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The Baby’S Guide To Media Study


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General Introductory points for AS Media Studies

  • Well I think ur lying because the Simpsons do live in Springfield, have you even seen the show? #getyafactsright
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The Baby’S Guide To Media Study

  1. 1. The Baby’s Guide to Media Study <ul><li>Media Studies is unusual in that it is both an art and a science. </li></ul><ul><li>Media Studies is about appreciation </li></ul><ul><li>– your opinions and interpretations - </li></ul><ul><li>Media Studies is about technical examination </li></ul><ul><li>– finding evidence and facts to prove those opinions and interpretations - </li></ul>
  2. 2. So what is it about! <ul><li>This means that Media Studies is about: </li></ul><ul><li>Looking and listening </li></ul><ul><li>Responding and Commenting </li></ul><ul><li>Finding and Proving </li></ul>
  3. 3. The Good News <ul><li>The advantage of Media Study is that you already know how to do it! </li></ul><ul><li>You have all been consuming the Media for at least 13 years </li></ul><ul><li>This means you have grown up in an environment of media saturation </li></ul>
  4. 4. A new language? <ul><li>By being metaphorically drenched in Media consumption - you have unconsciously learnt the ‘language’ of Media creation. </li></ul><ul><li>Our classes will be about providing you with a critical vocabulary so that you will be able to discuss on paper what you have been doing in your head for 13 years! </li></ul>
  5. 5. So what’s next? <ul><li>So the task of our early lessons is to teach you how to talk and walk like a Media Studies baby </li></ul><ul><li>Just as you need to learn the words, grammar and rules of French, German or English…in class you will learn how to ‘speak’ Media </li></ul>
  6. 6. Let’s get started <ul><li>The Simpsons is in many ways the peak of media production in terms of its popularity, notoriety and global recognition. </li></ul><ul><li>Homer Simpson was recently voted the greatest American of all time </li></ul>
  7. 7. A Trivial Question? <ul><li>What town do the Simpsons live in? </li></ul>
  8. 8. The answer to all Media Questions? <ul><li>They don’t ‘live’ in Springfield. Homer for example is a flat, 2 dimensional fictional father voiced by a younger man – the persistence of vision and one image laid on top of another in rapid motion give the ‘impression’ of action. Dialogue and artistry make us believe the world of Springfield is real…It isn’t!….Sorry to break the bad news. </li></ul>
  9. 9. So what are you saying? <ul><li>What this means is that a programme like the Simpsons is like most Media products </li></ul><ul><li>It replicates the world around us so effectively we get caught up in that fiction but is still a version of reality that is prone to bias and false impressions </li></ul>
  10. 10. The Most famous example of this point! <ul><li>On the next slide is Rene Magritte’s painting – Ceci n’est pas une pipe (translated – This is not a pipe) </li></ul><ul><li>What do you think the artist is trying to say? </li></ul>
  11. 12. Media the gatekeeper <ul><li>In other words – the Media ‘re-presents’ the world to us. </li></ul><ul><li>The Media ‘mediates’ how we view the world and in many ways can dictate if we respond to types or ‘stereotypes’ of things in a positive or negative ways </li></ul>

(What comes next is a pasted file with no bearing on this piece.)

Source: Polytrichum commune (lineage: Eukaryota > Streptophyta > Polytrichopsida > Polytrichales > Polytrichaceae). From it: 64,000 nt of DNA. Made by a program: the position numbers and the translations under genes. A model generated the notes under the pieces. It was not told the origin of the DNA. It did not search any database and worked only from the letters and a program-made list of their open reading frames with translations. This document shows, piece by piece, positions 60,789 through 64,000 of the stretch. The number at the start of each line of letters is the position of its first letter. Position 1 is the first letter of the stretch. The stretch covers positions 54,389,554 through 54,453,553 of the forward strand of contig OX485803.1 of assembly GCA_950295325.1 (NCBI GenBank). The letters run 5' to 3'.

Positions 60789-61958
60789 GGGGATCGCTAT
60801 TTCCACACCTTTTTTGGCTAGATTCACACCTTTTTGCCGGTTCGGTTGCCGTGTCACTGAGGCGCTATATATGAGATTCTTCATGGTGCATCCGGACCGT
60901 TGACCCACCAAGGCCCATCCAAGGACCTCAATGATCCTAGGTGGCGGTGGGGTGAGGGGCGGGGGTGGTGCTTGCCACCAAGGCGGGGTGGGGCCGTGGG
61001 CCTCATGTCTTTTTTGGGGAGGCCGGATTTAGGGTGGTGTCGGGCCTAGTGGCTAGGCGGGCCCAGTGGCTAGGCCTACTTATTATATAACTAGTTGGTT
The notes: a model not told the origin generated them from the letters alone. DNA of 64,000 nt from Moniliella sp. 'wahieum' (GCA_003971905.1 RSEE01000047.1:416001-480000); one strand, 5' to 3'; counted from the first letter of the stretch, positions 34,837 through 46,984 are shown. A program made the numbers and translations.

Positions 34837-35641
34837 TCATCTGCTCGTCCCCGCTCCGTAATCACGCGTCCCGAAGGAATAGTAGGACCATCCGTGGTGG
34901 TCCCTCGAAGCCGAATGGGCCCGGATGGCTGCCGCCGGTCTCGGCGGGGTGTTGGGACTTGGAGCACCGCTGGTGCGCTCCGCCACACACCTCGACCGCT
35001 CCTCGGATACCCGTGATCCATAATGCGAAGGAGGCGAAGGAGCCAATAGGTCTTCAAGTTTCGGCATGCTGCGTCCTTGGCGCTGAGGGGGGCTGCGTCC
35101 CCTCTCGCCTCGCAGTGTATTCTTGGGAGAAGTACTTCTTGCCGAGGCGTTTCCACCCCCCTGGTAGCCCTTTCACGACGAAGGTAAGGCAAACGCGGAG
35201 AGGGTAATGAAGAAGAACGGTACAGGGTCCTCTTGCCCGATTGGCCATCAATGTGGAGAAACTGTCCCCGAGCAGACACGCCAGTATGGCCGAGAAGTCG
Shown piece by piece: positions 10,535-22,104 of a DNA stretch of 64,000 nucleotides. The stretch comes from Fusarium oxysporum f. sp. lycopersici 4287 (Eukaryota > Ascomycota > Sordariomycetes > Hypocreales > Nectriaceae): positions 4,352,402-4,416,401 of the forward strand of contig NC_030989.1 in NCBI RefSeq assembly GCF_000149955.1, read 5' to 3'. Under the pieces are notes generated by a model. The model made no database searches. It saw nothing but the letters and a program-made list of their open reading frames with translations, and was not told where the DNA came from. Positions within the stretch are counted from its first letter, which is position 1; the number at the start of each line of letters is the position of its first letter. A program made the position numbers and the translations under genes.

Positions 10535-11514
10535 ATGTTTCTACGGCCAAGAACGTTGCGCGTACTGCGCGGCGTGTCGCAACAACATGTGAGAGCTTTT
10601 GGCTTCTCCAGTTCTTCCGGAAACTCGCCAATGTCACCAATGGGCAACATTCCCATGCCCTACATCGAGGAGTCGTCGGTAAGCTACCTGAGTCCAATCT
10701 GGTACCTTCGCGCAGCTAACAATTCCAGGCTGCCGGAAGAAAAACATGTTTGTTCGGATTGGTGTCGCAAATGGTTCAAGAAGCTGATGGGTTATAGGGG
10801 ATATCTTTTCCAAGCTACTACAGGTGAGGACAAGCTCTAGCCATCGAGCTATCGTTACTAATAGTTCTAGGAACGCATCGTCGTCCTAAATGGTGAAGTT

12. 13. Consider the Shark <ul><li>In the Media, sharks are considered to be ruthless, eating machines that should be feared by humanity </li></ul><ul><li>This message is mediated by Media Institutions to us the Audience </li></ul>
  13. 14. So how do we fight this? <ul><li>The best way to see through this process of Media encoding is to approach Media Study in a clinical and structured way </li></ul><ul><li>A Media student will distance themselves from emotional involvement in a text and rather focus on how it creates its effects on the audience </li></ul>
  14. 15. The Media Text <ul><li>To create this distance, this means that we call most media products a media text </li></ul><ul><li>Our task is to decode a Media text and search for the meanings behind it </li></ul><ul><li>We deconstruct what has been constructed by the Media for audience consumption. </li></ul><ul><li>We decode what has been encoded </li></ul>
  15. 16. Media Signs <ul><li>Another way to distance our analysis is to break down the elements of a text into ‘signs’ </li></ul><ul><li>A ‘sign’ is image, object or action that carries meaning or ‘significance’ </li></ul>
  16. 17. Consider these ‘signs’ <ul><li>What do you think are the positive or negative meanings of this sign? </li></ul>
  17. 18. Your first media method <ul><li>One way to organize your thoughts about a sign or series of image is to break them up into two levels of analysis </li></ul>
  18. 19. 2 levels of analysis <ul><li>Denotation – to discuss a text at a denotative level you describe what you see </li></ul><ul><li>Connotation – after this you discuss what these elements may mean – or signify </li></ul>
  19. 20. A helpful list <ul><li>Here are some words that mean the same as connote: </li></ul><ul><li>SUGGEST, SIGNAL, SYMBOLIZE, SHOW, HINT, </li></ul><ul><li>IMPLY, INSINUATE, INDICATE, MANIFEST, </li></ul><ul><li>MEAN, COMMUNICATE. </li></ul>
  20. 21. To conclude.. <ul><li>Understand that media studies is about looking for: </li></ul><ul><li>‘ The Message behind the Medium’ </li></ul>
  21. 22. Remember to learn a language you must use it!